01 September 2005

Phoning it in...

I did my first shift on the phone bank at my local Red Cross today. It was quite an experience.

First of all, the number of people calling in who want to help is really overwhelming-- in a good way. As I mentioned below, the Red Cross here is offering a fast track disaster assistance training program, and all the classes (5 sets of classes, 100-odd people each) are already full. We're taking down peoples' names for the next round of classes, and we probably have at least another 500 names on THAT waiting list. And the calls are still coming in. And bear in mind that these are all people who are willing and able to commit 3 weeks (minimum) of their lives to living in the same conditions as the people we all see on television right now-- no running water or electricity, not much food (MRE's, at best), sleeping on a cot (or the floor) at shelters, etc., etc. It's pretty cool that there are, literally, thousands of people who are willing to help-- and that's just in a couple of days in one medium-sized city.

And there are the people who can't give their time, but are incredibly generous with their money. Two separate donations today of $1000, many many more measured in the hundreds of dollars.

And then there are the people who call to rant. I had two of those today.

The first one was appalled that people who were being evacuated from the New Orleans Superdome were being sent to the Houston Astrodome. "That's ridiculous, " she practically shouted at me. "You need to move people into real shelters and homes. You can't keep putting them in these horrible places."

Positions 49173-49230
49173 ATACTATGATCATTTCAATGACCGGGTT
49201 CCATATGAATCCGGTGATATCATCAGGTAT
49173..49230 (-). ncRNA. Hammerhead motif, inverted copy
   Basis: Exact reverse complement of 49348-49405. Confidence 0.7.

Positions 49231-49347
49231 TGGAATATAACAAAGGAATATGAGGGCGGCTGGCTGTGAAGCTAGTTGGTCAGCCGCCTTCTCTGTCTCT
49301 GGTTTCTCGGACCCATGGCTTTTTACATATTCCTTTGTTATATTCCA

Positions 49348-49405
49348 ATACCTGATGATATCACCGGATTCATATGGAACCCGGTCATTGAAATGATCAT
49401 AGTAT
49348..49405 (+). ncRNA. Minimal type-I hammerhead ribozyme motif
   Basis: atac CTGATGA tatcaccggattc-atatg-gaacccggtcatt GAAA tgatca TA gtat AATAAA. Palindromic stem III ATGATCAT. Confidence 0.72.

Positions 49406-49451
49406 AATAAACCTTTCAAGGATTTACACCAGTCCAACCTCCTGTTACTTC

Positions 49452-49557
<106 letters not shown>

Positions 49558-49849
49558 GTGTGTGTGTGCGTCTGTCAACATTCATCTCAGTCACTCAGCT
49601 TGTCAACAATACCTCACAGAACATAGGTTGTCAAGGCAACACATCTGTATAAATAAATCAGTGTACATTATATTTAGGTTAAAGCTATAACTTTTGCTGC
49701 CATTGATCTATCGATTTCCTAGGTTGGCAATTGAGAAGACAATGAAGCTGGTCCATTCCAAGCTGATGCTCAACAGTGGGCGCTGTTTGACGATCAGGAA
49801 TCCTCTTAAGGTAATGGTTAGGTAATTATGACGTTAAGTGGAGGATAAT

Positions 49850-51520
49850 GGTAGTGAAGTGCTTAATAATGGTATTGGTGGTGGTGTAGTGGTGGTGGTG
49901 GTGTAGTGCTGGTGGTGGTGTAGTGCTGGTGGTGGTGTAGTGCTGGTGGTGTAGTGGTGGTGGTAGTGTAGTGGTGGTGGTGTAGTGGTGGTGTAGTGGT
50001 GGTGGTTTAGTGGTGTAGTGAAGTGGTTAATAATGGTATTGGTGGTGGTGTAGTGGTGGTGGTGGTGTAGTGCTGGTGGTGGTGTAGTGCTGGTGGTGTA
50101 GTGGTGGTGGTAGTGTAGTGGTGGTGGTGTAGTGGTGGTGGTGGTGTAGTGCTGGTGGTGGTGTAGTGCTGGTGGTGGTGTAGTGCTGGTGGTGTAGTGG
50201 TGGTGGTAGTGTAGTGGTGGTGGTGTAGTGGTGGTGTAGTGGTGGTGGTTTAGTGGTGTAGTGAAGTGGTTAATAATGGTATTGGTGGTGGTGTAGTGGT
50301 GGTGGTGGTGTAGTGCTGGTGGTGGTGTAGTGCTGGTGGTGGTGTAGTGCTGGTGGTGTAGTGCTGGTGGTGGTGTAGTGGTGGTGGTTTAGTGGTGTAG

The second woman was in tears, outraged at something she's seen on TV (or maybe in the newspaper): a little boy wasn't allowed to take his dog on the evacuation bus. "How dare you not allow people to bring their animals with them? How dare you?"

I understand their frustration, these two women. I really do. They're seeing things on television that are unspeakably awful, outrageous, simply wrong-- unacceptable in every sense. And they don't know who to complain to, have no idea.

So they call the Red Cross. Sure, why wouldn't you call the Red Cross? They're practically synonymous with "disaster relief," not just in this country, but all over the world. So they call the Red Cross to complain. And complain they do. To me, a volunteer who walked in off the street yesterday to help answer phones. I am about as far removed from the chain of decision-making as possible-- just as far as removed as these people who have called in to complain.

I tried (and, I think, succeeded) in explaining this to them. I symapthized with them-- because I agree with them-- if not exactly, then at least in spirit: this situation, what we are seeing on television and reading about in the newspapers and on line, it's unspeakably awful, outrageous, simply wrong-- unacceptable in every sense. Someone should DO something.

Which is why I'm sitting there taking their calls.